H. P. N. Gammel, The Laws of Texas, 1927: Supplement Volume to the Original Ten Volumes, 1822-1897 (Austin, Texas: Gammel's Book Store, 1927), 283-284 (link).

1893: “The statute defined colored as ‘all persons of mixed blood descended from Negro ancestry. Thus Mexicans in the state were segregated by custom rather than by law…” (Foley)

1893: state segregation law for schools still defines “colored” as “Negro ancestry” / BB&W, 129

Second, Plessy v. Ferguson did not apply to Mexicans, inasmuch as they were officially recognized as “white.” In Texas, for example, the legislature passed a law in 1893, six years before the Supreme Court mandated “separate but equal” facilities for blacks and whites, that required separate schools for the state’s white and “colored” children. The statute defined colored as “all persons of mixed blood descended from Negro ancestry.”[11] Thus Mexicans in the state were segregated by custom rather than by law, and school districts defended the practice on the grounds that Mexican children did not speak English and spent part of the school year with their families as migrant agricultural workers. When Mexican American civil rights activists were able to show that Mexican children were arbitrarily segregated, regardless of English-language facility, the courts generally ruled in favor of the plaintiff Mexican Americans.[12]

Neil Foley, "Partly Colored or Other White: Mexican Americans and Their Problem with the Color Line," in Beyond Black and White: Race, Ethnicity, and Gender in the U.S. South and Southwest, ed. Stephanie Cole and Alison M. Parker, 123-144 (College Station: Texas A&M University Press, 204), 129.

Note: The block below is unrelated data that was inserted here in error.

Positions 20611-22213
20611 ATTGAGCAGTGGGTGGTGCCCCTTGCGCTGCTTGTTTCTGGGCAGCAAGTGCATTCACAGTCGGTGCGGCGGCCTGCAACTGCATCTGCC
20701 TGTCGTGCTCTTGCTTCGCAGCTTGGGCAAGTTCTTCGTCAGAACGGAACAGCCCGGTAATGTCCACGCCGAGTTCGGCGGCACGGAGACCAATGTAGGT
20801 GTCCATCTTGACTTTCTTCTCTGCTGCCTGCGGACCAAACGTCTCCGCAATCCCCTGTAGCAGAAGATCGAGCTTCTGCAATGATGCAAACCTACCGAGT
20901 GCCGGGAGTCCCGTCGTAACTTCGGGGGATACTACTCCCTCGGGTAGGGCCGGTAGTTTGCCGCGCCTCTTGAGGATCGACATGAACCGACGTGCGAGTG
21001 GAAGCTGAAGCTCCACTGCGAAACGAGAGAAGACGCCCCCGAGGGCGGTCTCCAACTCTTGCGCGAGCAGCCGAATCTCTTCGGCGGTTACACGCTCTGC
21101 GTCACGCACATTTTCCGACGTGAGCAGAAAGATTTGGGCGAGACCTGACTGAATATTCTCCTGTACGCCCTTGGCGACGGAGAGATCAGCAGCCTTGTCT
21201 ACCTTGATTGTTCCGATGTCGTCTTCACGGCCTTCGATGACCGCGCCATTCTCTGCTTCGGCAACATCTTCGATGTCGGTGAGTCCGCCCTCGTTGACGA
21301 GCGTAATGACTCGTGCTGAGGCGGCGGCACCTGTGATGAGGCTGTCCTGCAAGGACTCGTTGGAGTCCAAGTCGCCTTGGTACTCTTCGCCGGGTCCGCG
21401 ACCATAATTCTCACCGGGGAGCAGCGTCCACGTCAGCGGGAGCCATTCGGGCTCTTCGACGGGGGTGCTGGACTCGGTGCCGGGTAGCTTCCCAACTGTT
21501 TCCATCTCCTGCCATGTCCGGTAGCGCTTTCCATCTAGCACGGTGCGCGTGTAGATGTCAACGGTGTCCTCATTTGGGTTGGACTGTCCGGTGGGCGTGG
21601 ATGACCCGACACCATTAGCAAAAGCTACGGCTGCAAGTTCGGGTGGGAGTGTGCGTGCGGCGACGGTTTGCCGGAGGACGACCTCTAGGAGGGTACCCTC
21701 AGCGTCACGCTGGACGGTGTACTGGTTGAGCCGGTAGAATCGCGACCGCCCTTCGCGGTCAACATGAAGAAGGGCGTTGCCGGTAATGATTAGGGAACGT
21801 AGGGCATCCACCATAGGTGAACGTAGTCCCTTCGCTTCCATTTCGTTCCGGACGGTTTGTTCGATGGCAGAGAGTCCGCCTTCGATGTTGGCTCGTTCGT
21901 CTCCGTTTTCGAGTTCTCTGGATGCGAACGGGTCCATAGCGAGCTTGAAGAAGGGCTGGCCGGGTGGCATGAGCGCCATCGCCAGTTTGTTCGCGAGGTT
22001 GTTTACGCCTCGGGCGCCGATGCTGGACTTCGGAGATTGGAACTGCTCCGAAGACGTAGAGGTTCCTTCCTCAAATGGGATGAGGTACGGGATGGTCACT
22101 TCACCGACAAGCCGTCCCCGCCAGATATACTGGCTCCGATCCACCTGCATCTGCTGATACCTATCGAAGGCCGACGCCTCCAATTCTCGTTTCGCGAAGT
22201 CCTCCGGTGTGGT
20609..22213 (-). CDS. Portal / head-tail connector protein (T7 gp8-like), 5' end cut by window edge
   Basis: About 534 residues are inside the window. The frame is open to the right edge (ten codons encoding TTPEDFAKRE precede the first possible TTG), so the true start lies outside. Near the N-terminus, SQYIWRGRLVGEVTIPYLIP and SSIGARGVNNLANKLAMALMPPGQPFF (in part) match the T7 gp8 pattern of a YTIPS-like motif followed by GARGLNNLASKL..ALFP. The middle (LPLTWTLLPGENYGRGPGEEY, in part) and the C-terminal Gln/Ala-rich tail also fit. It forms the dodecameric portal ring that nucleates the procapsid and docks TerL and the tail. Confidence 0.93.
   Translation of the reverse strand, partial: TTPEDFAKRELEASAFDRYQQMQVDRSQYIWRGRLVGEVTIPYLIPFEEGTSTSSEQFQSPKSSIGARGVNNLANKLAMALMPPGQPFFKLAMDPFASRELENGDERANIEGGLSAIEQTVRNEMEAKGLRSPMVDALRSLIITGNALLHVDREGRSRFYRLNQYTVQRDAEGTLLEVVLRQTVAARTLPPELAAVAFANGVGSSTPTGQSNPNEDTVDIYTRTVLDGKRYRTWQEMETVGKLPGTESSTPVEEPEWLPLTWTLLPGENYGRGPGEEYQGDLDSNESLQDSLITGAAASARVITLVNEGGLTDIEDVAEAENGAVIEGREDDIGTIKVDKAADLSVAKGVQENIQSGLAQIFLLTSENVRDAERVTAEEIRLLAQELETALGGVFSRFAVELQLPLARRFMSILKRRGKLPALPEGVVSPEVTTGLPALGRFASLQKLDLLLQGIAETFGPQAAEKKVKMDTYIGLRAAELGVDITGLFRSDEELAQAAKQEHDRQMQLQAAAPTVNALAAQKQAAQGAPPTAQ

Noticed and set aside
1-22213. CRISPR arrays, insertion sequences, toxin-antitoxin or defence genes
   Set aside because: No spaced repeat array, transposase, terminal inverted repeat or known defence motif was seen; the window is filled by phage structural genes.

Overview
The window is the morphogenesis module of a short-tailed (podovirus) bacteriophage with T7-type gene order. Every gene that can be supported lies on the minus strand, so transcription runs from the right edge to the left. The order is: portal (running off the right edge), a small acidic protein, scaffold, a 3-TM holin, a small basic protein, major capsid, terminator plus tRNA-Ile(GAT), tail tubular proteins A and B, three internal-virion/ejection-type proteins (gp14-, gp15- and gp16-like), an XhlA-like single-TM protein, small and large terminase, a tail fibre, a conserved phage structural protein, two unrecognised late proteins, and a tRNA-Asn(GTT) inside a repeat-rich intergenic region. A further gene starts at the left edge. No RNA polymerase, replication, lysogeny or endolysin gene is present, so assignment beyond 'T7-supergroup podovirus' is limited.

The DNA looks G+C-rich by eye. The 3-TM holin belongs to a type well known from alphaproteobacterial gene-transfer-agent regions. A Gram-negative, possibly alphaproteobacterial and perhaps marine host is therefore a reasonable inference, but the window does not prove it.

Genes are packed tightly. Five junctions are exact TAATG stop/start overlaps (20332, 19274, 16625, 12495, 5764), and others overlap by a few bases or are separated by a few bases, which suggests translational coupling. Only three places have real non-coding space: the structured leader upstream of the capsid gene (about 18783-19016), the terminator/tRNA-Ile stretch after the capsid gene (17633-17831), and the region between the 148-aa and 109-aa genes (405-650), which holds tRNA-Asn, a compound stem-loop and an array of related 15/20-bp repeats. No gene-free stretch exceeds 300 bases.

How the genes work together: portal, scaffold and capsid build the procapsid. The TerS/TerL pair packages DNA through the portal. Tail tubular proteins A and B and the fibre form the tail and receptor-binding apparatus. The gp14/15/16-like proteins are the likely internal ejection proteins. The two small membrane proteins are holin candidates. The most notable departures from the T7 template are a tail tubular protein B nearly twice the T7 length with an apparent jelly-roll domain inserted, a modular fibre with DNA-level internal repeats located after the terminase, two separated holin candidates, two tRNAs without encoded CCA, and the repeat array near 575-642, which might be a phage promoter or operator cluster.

1. [11]C. H. Jenkins, The Revised Civil Statutes of Texas, 1925, Annotated, (Austin: H. P. N. Gammel Book Co., 1925), vol. 1, p. 1036.
  2. [12]See Guadalupe San Miguel, Jr., “The Origins, Development, and Consequences of the Educational Segregation of Mexicans in the Southwest,” in Chicano Studies: A Multidisciplinary Approach, ed. by Eugene E. García, Francisco Lomeli, and Isidro Ortiz (New York: Teachers College Press, 1984), pp. 195-208.

“Further, they sought to assert their contention that they were Caucasian, as LULACers did in 1936 when the U.S. Bureau of the Census ruled that Mexicans be identified as ‘non-white’.” Administrative classification, school segregation, and LULAC. (De Leon)

LULAC’s commitment was to improving the human condition for all within the Mexican community regardless of class, even nativity. Though the organization restricted membership to the native born, it did accept those who were naturalized (the organization argued that the foreign born had their defenders in the Mexican consul, but LULAC leaders worked closely with the consuls in cases involving Mexican nationals). Ideologically, LULAC sought to act upon old problems. LULACers still combated the entrenched racist sentiments holding that Mexicans were “unclean” and the Anglo contention that Mexican Americans were not white folks.[20] In response, the organization launched efforts to secure civil liberties and access to opportunity by trying to overturn segregation; in their view the practice stood out as the most personal reminder that Anglo Americans considered Mexican Americans second-class citizens.[21] Further, they fought to assert their contention that they were Caucasian, as LULACers did in 1936 when the U.S. Bureau of the Census ruled that Mexicans be identified as “non-whites.” Protest from LULAC councils across the state forced the Census Bureau to retract the categorization. Similar pressure exerted upon the Social Security Administration that same year forced the Social Security Board to accept the application of Mexican Americans as white.[22]